What is it? It's a one-legged wrestler winning an NCAA Division I Championship. Oh, you mean the handicapped version right? No. I mean the NCAA Division I 125-pound championship.
The wrestlers name is Anthony Robles, and his 7-1 victory over the defending champ Matt McDonough of Iowa completed a perfect undefeated season. I haven't made one typo yet.
After my dad texted me to tell me what had just happened, my first response was: One leg? Do you think that's an advantage?
He responded like most people would: "Huh? Are you crazy?"
Now wait a second. Before you call me an awful person for even suggesting it, just hear me out:
Firstly, what Robles did is absolutely incredible. He is an example of everything that is good about athletics and his story will probably be sold to a movie producer in the next 6 months, and it should be. But, I think I may be onto something...
Okay, so he's got one leg. What does that mean? Disadvantages: His balance must be undoubtedly worse. When he's on the ground, he can't perform a few moves that other wrestlers can involving using both legs to wrap the opposing wrestler up. And, well, that's about all I can think of.
As for the balance: If you watched the kid wrestle, he stays on the ground most of the time anyway. Besides, I'd be glad to have one less limb for some psychopathic wrestler to try and break. I mean, certain athletes have enough problems facing a left-handed/footed player - imagine wrestling people with two legs your whole life and then wrestling this guy? That must throw a few of your grapples out the window and at the very least, gives you one less leg to grab onto.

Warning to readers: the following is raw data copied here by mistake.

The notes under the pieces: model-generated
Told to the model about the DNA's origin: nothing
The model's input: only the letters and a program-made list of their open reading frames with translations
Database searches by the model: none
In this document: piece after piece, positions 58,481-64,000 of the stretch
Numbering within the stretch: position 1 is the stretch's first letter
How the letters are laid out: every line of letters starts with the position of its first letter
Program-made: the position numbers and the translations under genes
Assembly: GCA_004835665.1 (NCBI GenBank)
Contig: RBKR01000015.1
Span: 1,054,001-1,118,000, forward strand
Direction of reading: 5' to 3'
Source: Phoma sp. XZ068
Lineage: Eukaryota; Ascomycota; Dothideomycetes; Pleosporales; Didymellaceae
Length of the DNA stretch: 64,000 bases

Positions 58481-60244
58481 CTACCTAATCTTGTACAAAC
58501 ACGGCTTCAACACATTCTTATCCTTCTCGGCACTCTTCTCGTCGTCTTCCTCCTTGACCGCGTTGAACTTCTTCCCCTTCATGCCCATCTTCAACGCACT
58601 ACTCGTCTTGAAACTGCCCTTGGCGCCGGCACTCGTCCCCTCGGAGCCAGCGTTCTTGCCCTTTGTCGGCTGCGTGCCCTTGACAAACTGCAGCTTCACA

Additionally, the leg does something that you may not have considered: it cuts his weight. According to some of the information I found online (yeah, I looked it up), the legs make up about 15-22% of the average human's body weight. With both legs, Robles opponent weighed 125 pounds. Losing one leg would shave roughly 12.5 pounds (if the legs made up 20% of his weight). So, where does that weight go? I'll tell you - right to his upper body. Think I'm kidding? Take a peek at the game-tape, Robles is huge in the chest and arms compared to his opponent. He is stronger in his upper body, and not having his right leg is 100% the reason that he has the room to put that weight on. This is obviously an advantage, and once you see Robles get on the ground he just manhandles his opponents.
Finally, the mental game. Robles was born without his right leg. He's been the same man his whole life and obviously he has figured out how to deal with it. But for opposing wrestlers, you can't tell me that he doesn't give them a nice little psych out when he comes out to the mat on one crutch before destroying their National Championship hopes.
With all that being said, I don't think its quite the advantage that bionic leg guy had who was kicked out of the Olympics. There is no unfair prosthetic involved. Robles did it all on his own, within the rules, and as a true champion he did it with an amazing amount of grace.
If you don't buy he had an advantage, just remember one thing: He won. And it wasn't even close.
For footage of the match check out: http://www.youtube.com/watch?v=OH1m_vM1HcI